It was fun. I used radio booth #1 in the press box, the booth for the Nats’ parent club broadcasters during spring training. I got to live out a personal fantasy and had some memorable moments, such as when the home plate umpire was knocked out by a foul ball and had to leave the game. One of the Brewers’ roving instructors was recruited as a second umpire while the infield umpire moved behind home plate. I called an All-Star game. I even did a walking tour video of Space Coast Stadium so the players’ parents and other listeners could see the parts of the ballpark regularly discussed on the webcasts.
I’ve volunteered for other jobs. I do some administrative work and database design for Brevard County Fire Rescue. They have a volunteer firefighter program, much more active than any I ever saw in SoCal. When I graduated from college too many years ago, I worked for the Irvine Police Department as a dispatcher. I’ve always missed being around public safety, so this is an opportunity to be around that profession again, although it’s with fire and not police.
If you’re a regular reader, you know one reason we moved here is we’re space geeks. I’ve always wanted to teach about space history, and now I have the opportunity. The Air Force Space & Missile Museum at Cape Canaveral Air Force Station (CCAFS) uses volunteers to teach tourists about the early days of the American space program. We operate out of the blockhouse where the U.S. launched its first satellite, Explorer 1. A couple hundred yards across the field from us is the complex where Alan Shepard and Gus Grissom were launched in 1961, the first Americans into space.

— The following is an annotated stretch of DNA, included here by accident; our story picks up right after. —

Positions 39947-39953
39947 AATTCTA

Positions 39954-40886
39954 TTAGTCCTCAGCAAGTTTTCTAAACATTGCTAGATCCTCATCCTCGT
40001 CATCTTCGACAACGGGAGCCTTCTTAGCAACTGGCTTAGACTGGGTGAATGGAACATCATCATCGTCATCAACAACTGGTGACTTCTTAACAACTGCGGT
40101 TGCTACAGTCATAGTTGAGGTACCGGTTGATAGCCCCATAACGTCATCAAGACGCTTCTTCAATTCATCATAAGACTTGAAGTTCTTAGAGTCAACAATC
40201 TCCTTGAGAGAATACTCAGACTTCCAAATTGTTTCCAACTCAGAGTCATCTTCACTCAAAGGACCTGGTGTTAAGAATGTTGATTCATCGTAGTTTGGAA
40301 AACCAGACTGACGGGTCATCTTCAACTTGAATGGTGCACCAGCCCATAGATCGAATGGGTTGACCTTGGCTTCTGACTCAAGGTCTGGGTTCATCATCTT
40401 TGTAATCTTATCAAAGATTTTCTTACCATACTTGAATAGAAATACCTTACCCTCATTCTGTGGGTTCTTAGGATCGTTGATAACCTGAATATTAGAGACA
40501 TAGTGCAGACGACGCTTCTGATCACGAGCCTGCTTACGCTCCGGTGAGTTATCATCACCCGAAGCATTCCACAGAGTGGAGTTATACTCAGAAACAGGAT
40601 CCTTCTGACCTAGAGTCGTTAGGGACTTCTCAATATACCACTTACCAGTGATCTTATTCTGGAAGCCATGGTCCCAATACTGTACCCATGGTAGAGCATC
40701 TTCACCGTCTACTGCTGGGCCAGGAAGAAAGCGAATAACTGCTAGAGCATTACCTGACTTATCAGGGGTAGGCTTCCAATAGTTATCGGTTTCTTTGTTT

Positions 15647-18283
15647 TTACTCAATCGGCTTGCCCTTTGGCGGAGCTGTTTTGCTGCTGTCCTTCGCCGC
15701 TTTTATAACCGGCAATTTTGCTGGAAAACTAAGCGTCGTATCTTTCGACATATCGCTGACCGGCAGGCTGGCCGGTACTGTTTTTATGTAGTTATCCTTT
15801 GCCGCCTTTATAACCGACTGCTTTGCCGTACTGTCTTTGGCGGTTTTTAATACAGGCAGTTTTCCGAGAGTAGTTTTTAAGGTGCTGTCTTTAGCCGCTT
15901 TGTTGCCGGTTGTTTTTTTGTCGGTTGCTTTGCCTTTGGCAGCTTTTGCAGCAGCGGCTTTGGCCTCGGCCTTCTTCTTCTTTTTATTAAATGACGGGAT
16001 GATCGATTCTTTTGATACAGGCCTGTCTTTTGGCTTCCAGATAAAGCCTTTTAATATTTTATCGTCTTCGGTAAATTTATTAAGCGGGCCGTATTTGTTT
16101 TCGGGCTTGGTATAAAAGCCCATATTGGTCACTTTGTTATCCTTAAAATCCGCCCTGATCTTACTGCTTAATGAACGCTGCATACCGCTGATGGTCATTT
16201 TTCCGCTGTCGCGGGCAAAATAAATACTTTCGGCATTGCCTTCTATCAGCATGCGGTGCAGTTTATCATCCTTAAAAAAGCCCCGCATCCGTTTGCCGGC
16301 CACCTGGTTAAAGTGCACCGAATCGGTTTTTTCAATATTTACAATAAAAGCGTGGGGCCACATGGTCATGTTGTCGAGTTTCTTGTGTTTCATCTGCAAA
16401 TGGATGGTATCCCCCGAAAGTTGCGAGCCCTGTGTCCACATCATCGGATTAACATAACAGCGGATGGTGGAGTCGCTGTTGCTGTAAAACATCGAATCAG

As a tourist, I came here many times, but now access is restricted due to post-9/11 security. Most of our traffic comes from bus tours out of the Kennedy Space Center (KSC) Visitor Complex. We walk them through the blockhouse, which still has much of its original equipment from 1957, and an adjacent exhibit hall, and in 45 minutes try to explain the entire history of U.S. military and civilian space flight. It can’t be done, but we’re given the flexibility to discuss what we want, and everyone has a different niche. I talk more about history, while some of the old-timers who actually worked here at CCAFS reminisce about their personal experiences.
As with the other volunteer efforts, this one pays nothing too. We do, however, get “perks.” We have a badge that lets go anywhere at CCAFS and KSC we want, so long as it’s unrestricted. Last week I drove up the long road along the beach that passes all the historic launch pads from the 1960s, then past active pads used by Atlas, Delta and SpaceX. I knew this road eventually comes to Pad 39A, where the Space Shuttle is launched. Could I really go through?
I came around a corner and there it was, the Shuttle stack on the pad, about a mile away. A red stop flight was flashing, and a lone security guard stepped out of his shack. I explained I was just out exploring, and had been told we can go through when no Shuttle is on the pad. He said that’s true!
So I turned around and went to check out SpaceX at Pad 40. SpaceX hopes to be the first company to offer strictly commercial rockets, selling flights on Falcon 9 to government and private customers. Their second test flight is scheduled for December 7. I drove into the parking lot which is about 100 yards from the pad.
Hopefully you’re starting to understand why we space geeks moved here!
I’m still looking for a paying job, but they’re hard to find in the Space Coast. The unemployment rate is about 13%, and with the Shuttle being retired in 2011 thousands more are scheduled for layoff. I was offered one job with Brevard County and accepted, but they had to cancel because the position was eliminated due to budget cuts. I interviewed for a job with a small contractor at KSC, then was called and told there’s a holdup on funding and they’d call if/when that comes through.
Meanwhile, there’s lots of play time! So long as I don’t expect to be paid.
When the paying job finally comes, I know it will affect my ability to not just continue the volunteer work but also FutureAngels.com. Being almost 3,000 miles away from Anaheim, it’s a lot harder to stay on top of things, especially with no Angels minor league affiliate nearby. If money permits, I’d like to visit Arkansas in 2011 and maybe catch Salt Lake on the road somewhere in the Midwest.
But as much as I love my Angels family, space is calling. We’ll see what happens once I answer.